“Football, I can’t really talk that with her because she doesn’t understand about the techniques and all that. It is kind of weird talking to her about football, but I think she is understanding more now because of all the visits (from coaches) and trips she has gone on. She has been kind of pressured with all the coaches coming in. But she got to meet them and talk to them and see why I am considering them.”
He said he learned the value of discipline, which helped him in football, early from his mother.
“She used to beat the heck out of me but now I don’t want to give her any more stress. I don’t want her to worry about me being this bad kid, so I try to be the best kid that I can be. She doesn’t really discipline me now because I don’t give her that stress to be worried about me in that way,” Elam said.
Elam said for months he wanted to play, not redshirt, to start his college career even though both Lewis and Elam admit he will have to lose weight to play in the SEC. He likes the returning talent on UK’s defensive front with ends Za’Darius Smith and Bud Dupree along with junior college signee Cory Johnson and redshirt freshman Regie Meant.
“Then we Denzil (Ware) coming in to play and he can do the same kind of things that Jason Hatcher did last year,” Elam said. “I feel like the defensive line is definitely SEC-caliber and can compete with the Alabamas and everyone else. I feel like that’s going to be the strong point at Kentucky.”
Elam is also a believer in Barker’s ability and readily admits that Barker deserves credit for helping persuade players, including him, to pick Kentucky.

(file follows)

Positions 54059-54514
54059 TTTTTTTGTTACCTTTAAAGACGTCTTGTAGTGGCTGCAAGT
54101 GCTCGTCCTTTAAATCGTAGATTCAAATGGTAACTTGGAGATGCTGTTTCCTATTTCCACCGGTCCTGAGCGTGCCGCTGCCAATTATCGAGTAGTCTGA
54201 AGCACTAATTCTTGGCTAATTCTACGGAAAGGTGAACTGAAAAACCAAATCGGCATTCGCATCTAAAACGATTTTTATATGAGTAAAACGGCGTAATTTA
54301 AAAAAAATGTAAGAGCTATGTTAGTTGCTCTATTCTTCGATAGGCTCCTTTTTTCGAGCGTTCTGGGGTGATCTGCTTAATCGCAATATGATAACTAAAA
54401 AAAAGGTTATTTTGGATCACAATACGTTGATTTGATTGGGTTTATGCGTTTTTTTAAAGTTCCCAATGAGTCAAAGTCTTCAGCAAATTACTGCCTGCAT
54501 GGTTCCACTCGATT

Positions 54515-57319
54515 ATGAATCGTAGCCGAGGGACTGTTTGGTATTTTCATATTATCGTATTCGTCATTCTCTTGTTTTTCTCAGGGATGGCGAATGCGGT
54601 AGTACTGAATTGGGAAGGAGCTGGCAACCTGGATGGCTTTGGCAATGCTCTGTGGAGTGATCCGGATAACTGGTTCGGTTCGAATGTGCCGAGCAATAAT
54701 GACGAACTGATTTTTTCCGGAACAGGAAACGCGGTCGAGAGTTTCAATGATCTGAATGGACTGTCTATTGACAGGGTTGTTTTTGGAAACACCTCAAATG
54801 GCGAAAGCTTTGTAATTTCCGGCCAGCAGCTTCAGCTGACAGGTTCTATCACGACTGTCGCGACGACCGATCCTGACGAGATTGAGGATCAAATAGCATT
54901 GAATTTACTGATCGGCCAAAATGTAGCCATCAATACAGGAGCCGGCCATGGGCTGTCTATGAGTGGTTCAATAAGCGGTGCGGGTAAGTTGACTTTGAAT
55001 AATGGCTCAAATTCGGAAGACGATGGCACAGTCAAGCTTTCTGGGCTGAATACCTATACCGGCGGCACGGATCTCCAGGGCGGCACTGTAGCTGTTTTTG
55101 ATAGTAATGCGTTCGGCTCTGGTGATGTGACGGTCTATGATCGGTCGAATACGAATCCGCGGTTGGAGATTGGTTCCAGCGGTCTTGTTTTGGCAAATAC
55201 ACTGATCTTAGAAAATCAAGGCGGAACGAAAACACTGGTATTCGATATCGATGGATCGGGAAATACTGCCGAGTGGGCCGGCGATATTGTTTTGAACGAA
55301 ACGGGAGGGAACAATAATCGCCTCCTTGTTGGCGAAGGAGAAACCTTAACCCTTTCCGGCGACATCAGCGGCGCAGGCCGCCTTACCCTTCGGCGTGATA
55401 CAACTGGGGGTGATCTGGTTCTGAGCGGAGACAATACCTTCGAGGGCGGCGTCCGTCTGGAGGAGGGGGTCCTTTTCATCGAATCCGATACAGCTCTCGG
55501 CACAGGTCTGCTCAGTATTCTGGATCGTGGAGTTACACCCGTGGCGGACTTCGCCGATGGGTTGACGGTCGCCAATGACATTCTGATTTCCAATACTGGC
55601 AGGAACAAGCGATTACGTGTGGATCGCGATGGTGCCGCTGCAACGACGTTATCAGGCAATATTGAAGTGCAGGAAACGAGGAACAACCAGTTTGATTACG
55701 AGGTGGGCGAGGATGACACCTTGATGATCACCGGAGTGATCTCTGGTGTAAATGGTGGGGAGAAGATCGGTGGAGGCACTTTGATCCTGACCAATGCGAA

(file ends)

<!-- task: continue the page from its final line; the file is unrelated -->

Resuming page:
“I think Drew is that home in-state kid that just chose to jump on board. He had some choices to go out of state. I think a lot of people like him and love him because he did stay in state,” Elam said. “He could have left and I think it would have been kind of different if he had. But he stayed and he’s a fun kid that everybody likes.
“I say Drew helped the recruiting class a lot. He could recruit the receivers he wants to throw to because nobody wants to come to a class that doesn’t have a QB. All the receivers know he is a good QB and stuff. Drew is also a very dominant player.”
Elam acknowledged the recruiting process had been stressful, but he also will keep a lot of good memories.
“Just all the things that I got to see on all these visits. Going to all these schools and everybody I got to meet was great,” Elam said. “It is a blast to do this. It can be stressful, but I never let it really get to me. I felt like everybody has a better life and a worse life, so I know a lot of people would kill to be in my shoes, so I never took any of this for granted.”